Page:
The Eight Requirements for Qualified Alimony: Part Six

Part Six: The divorce or separation instrument does not designate the payment as not includable in the payee-spouse’s gross income and nondeductible by the payor-spouse as alimony.


Alimony or separate maintenance payments are included in the gross income of the payee spouse and allowed as deduction from the gross income of the payor spouse.

A payment under a divorce or separation agreement executed or modified after 1984 qualifies as alimony if:

  • A couple may designate in their divorce or separation instrument that payments otherwise qualifying as alimony or separate maintenance payments should not be treated as alimony or separate maintenance payments under the tax laws. These payments are not deductible by the payor-spouse and not included in the income of the payee-spouse
  • Agreements: This designation requires clear and explicit direction. The legal instrument must expressly state the tax treatment of the payments in order to achieve these results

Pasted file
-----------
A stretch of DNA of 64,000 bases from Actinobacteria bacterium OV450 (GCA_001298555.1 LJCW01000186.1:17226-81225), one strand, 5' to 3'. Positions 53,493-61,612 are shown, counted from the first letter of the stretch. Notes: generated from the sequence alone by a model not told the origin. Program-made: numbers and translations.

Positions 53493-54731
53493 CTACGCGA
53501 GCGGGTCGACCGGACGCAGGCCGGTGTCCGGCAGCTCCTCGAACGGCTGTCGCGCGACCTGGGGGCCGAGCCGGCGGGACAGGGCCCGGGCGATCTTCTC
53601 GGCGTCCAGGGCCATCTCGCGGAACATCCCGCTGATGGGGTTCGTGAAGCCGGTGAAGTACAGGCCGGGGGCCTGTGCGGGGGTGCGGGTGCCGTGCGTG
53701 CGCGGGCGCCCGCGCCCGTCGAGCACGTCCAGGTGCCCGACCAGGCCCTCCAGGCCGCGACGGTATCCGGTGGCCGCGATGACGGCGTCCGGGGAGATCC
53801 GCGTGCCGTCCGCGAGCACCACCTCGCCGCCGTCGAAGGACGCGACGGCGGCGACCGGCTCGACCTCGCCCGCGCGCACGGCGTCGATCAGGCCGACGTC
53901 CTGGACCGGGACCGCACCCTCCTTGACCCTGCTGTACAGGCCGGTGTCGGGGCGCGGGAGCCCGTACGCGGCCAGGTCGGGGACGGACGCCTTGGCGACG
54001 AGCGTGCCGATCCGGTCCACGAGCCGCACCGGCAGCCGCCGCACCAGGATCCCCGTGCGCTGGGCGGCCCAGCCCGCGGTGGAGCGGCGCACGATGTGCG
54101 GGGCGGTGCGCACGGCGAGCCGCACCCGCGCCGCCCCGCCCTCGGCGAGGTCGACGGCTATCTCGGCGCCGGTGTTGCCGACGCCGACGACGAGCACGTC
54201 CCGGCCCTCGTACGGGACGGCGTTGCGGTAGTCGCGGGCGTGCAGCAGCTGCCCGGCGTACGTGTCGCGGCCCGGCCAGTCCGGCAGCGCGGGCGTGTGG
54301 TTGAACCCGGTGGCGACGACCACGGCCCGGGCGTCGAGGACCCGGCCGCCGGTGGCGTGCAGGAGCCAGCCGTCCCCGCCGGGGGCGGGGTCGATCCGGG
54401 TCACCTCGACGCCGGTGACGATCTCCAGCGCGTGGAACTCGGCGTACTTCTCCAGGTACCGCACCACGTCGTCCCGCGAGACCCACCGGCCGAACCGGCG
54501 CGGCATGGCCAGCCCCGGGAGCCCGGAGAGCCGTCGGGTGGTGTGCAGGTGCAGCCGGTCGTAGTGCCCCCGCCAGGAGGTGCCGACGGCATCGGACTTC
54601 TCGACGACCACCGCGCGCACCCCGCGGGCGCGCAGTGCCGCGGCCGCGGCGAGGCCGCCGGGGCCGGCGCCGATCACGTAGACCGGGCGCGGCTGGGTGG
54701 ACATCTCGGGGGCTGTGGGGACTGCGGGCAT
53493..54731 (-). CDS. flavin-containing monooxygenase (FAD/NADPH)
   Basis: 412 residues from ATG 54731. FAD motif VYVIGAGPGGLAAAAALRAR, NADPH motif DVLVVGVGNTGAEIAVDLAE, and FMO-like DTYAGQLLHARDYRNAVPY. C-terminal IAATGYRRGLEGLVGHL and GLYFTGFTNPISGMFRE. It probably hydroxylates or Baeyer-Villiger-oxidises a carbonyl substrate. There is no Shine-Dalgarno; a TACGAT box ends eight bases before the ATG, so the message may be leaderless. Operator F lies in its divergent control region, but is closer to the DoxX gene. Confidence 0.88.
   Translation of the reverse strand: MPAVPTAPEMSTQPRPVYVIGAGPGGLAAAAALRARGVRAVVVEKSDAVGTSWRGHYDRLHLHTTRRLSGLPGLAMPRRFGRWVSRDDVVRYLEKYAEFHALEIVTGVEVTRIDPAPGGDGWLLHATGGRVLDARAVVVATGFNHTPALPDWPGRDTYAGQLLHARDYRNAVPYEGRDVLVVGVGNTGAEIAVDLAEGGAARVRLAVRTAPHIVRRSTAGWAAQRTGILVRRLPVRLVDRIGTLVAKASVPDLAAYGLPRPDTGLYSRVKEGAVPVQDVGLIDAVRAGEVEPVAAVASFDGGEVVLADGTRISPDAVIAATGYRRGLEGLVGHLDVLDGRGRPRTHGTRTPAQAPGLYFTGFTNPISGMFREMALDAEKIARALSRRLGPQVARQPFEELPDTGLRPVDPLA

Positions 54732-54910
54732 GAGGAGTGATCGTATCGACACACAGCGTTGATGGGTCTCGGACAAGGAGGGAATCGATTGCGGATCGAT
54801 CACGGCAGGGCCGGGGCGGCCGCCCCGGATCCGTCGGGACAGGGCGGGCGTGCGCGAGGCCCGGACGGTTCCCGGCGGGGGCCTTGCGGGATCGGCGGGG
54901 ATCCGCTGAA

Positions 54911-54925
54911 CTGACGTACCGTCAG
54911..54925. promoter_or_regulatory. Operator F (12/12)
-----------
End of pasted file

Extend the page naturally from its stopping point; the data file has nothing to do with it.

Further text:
• Benefit: While uncommon, different situations can arise where this designation is helpful. Also, this provision allows the payor to make an after tax lump sum payment in order to “buy-out” of spousal maintenance.

Some examples: when the payor-spouse is receiving non-taxable income (disability, tax-exempt interest, etc.) or when the payor-spouse has a net operating loss that is being carried forward each year. In some cases the parties may agree to categorize property settlement payments as non-taxable spousal maintenance in order to avoid a potential discharge due to bankruptcy of the payor.